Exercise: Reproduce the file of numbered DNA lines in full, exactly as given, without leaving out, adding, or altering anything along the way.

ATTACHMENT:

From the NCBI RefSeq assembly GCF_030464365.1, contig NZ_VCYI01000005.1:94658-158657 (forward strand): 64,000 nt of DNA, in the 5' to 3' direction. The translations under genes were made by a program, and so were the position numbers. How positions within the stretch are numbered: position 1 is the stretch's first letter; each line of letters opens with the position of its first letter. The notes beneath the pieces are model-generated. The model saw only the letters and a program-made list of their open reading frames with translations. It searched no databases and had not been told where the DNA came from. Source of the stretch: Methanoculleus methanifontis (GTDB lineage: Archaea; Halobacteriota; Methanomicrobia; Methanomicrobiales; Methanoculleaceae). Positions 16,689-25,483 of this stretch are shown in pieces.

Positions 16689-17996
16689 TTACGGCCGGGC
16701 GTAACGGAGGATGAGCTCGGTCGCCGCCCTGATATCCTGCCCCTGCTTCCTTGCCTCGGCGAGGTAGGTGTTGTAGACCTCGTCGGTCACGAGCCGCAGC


From the NCBI RefSeq assembly GCF_030464365.1, contig NZ_VCYI01000005.1:94658-158657 (forward strand): 64,000 nt of DNA, in the 5' to 3' direction. The translations under genes were made by a program, and so were the position numbers. How positions within the stretch are numbered: position 1 is the stretch's first letter; each line of letters opens with the position of its first letter. The notes beneath the pieces are model-generated. The model saw only the letters and a program-made list of their open reading frames with translations. It searched no databases and had not been told where the DNA came from. Source of the stretch: Methanoculleus methanifontis (GTDB lineage: Archaea; Halobacteriota; Methanomicrobia; Methanomicrobiales; Methanoculleaceae). Positions 16,689-25,483 of this stretch are shown in pieces.

Positions 16689-17996
16689 TTACGGCCGGGC
16701 GTAACGGAGGATGAGCTCGGTCGCCGCCCTGATATCCTGCCCCTGCTTCCTTGCCTCGGCGAGGTAGGTGTTGTAGACCTCGTCGGTCACGAGCCGCAGC